• If you have a weak immune system or take drugs that weaken the immune system, talk with your doctor. This vaccine may not work as well. Some people may need to get a COVID-19 vaccine again.
  • People who got this vaccine before or during a stem cell transplant or chimeric antigen receptor [CAR]-T therapy may need to get a COVID-19 vaccine again. If you have had or are having one of these treatments, talk with your doctor.
  • This vaccine may affect syphilis test results. Tell all your health care providers and lab workers if you have gotten this vaccine in the past 5 months.
  • Rarely, cases of Bell’s palsy happened in studies. It is not known if this vaccine may be the cause. Tell your doctor if you have ever had Bell’s palsy. Call your doctor right away if you have signs like weak or drooping muscles on one side of your face.
  • Very rarely, nerve problems like Guillain-Barre syndrome (GBS) have happened in people who got this vaccine. Most of the time symptoms of GBS started within 42 days after the vaccine. The highest risk was seen in people between 40 and 64 years of age. Most of the time, GBS happened in males. Talk with your doctor if you have questions.
  • Rarely, this drug has caused a severe and sometimes deadly problem called capillary leak syndrome (CLS). CLS may lead to low blood pressure, abnormal heartbeat, chest pain, or heart attack. It may also lead to lung or breathing problems, bleeding or lower blood flow in the stomach or bowel, kidney problems, swelling, or feeling confused. If you have questions, talk with the doctor.
  • Tell your doctor if you are pregnant, plan on getting pregnant, or are breast-feeding. You will need to talk about the benefits and risks to you and the baby.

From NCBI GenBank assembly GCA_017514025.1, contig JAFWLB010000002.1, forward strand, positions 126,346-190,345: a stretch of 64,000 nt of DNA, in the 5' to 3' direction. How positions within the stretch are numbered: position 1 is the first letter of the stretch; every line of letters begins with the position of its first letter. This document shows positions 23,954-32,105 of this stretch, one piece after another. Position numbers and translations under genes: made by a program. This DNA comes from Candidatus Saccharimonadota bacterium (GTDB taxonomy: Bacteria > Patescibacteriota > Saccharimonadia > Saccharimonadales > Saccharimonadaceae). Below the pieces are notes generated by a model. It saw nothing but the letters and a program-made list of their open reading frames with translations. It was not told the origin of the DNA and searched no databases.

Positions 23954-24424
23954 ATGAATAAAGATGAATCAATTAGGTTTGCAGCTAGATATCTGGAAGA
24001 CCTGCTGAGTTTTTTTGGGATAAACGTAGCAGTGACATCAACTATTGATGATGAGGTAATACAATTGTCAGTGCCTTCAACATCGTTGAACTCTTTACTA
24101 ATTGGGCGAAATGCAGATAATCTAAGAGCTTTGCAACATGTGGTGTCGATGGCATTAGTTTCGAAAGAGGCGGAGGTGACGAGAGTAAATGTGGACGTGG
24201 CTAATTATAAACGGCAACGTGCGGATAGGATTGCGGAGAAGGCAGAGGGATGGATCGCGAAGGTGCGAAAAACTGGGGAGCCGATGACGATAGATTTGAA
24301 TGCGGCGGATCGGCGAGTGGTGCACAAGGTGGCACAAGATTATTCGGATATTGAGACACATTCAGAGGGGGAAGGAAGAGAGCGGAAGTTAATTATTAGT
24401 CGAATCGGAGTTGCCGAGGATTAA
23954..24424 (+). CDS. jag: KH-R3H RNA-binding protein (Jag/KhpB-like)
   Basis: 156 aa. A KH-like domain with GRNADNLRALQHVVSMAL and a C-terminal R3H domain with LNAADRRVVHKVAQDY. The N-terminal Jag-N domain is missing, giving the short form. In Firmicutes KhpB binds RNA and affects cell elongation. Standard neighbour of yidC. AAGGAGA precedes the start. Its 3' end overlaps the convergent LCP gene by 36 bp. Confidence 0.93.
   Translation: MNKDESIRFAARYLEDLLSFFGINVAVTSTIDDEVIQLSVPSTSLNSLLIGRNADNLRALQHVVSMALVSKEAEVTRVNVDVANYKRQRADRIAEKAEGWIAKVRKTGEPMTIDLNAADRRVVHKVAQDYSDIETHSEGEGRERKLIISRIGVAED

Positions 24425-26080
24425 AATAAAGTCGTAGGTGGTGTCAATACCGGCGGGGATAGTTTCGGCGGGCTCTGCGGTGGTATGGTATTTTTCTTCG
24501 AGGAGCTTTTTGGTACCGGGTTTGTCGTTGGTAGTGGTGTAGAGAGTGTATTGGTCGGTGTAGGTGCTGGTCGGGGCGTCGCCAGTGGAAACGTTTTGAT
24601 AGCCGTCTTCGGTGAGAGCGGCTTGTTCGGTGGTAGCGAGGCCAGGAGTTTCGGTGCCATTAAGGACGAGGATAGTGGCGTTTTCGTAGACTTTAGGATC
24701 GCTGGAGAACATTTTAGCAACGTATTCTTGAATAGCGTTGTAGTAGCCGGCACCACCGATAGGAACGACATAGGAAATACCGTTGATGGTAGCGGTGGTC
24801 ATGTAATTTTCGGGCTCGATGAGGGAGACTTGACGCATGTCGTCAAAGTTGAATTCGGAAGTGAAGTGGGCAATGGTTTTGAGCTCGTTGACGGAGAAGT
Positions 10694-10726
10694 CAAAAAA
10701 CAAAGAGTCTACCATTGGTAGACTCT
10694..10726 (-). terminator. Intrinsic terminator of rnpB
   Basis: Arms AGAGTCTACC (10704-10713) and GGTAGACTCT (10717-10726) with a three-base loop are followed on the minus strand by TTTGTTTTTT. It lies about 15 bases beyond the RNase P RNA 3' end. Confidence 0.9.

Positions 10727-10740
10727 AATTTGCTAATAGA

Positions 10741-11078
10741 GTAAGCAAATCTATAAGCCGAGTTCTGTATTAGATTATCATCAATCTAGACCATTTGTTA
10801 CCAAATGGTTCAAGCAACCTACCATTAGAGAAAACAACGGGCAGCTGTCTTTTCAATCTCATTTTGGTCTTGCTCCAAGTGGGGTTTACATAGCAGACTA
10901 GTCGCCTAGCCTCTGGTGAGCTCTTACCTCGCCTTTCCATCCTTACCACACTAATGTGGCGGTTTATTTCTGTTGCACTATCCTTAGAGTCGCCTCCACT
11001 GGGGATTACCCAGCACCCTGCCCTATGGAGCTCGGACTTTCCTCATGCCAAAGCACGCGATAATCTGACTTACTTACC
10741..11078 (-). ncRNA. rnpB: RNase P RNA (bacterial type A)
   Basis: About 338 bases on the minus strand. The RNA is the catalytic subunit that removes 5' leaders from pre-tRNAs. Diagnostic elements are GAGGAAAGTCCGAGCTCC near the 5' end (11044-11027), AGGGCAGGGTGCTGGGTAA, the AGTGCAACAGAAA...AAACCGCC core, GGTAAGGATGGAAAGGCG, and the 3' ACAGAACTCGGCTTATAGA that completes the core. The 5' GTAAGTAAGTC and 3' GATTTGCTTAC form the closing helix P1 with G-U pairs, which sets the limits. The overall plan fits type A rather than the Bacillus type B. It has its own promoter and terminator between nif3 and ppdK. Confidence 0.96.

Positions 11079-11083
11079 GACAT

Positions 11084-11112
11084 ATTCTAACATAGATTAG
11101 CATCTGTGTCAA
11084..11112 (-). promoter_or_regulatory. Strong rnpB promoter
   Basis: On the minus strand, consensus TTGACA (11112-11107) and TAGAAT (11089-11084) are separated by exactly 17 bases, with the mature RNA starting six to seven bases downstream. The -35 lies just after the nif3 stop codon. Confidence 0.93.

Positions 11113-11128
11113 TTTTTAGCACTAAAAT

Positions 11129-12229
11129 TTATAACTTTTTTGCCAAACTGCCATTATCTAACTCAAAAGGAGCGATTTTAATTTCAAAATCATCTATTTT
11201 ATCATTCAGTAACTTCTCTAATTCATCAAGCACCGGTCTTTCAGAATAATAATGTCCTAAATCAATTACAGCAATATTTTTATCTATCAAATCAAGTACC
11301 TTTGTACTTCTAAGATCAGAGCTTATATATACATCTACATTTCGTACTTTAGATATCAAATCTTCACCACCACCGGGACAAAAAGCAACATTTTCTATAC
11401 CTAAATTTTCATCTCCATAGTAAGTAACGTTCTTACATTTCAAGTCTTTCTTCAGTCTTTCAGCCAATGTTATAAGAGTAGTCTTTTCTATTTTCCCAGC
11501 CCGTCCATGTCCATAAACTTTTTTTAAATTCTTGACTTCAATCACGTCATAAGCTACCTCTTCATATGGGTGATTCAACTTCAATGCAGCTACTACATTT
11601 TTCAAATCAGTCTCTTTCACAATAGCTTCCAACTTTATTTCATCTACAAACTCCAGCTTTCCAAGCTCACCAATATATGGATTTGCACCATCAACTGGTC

What are some side effects that I need to call my doctor about right away?

WARNING/CAUTION: Even though it may be rare, some people may have very bad and sometimes deadly side effects when taking a drug. Tell your doctor or get medical help right away if you have any of the following signs or symptoms that may be related to a very bad side effect:

  • Signs of an allergic reaction, like rash; hives; itching; red, swollen, blistered, or peeling skin with or without fever; wheezing; tightness in the chest or throat; trouble breathing, swallowing, or talking; unusual hoarseness; or swelling of the mouth, face, lips, tongue, or throat.
  • Signs of nerve problems like weakness, numbness, tingling, trouble walking, trouble with face movements (like speaking, chewing, or swallowing), seeing double, not able to move your eyes, or trouble with bladder or bowel control.
  • Fast heartbeat, dizziness, passing out, weakness, swelling in the arms or legs, or sudden weight gain. These may be other signs of an allergic reaction or other type of reaction.
  • A burning, numbness, or tingling feeling that is not normal.
  • Small red or purple, flat round spots under the skin.
  • Ringing in ears.
  • Rarely, a type of low blood platelet levels called immune thrombocytopenia (ITP) has happened in people who got this vaccine. Most of the time, this happened within 42 days after the vaccine. If you have ever had ITP, talk with your doctor. Call your doctor right away if you have any unexplained bruising or bleeding.

What are some other side effects of this drug?

All drugs may cause side effects. However, many people have no side effects or only have minor side effects. Call your doctor or get medical help if any of these side effects or any other side effects bother you or do not go away:

  • Pain, redness, or swelling where the injection was given; headache; muscle or joint pain; fever of 100.4°F (38°C) or higher; chills; upset stomach, throwing up, or diarrhea; swollen or tender glands; or feeling tired or unwell. Most side effects have been mild. Most of the time these went away within 1 to 2 days after the injection.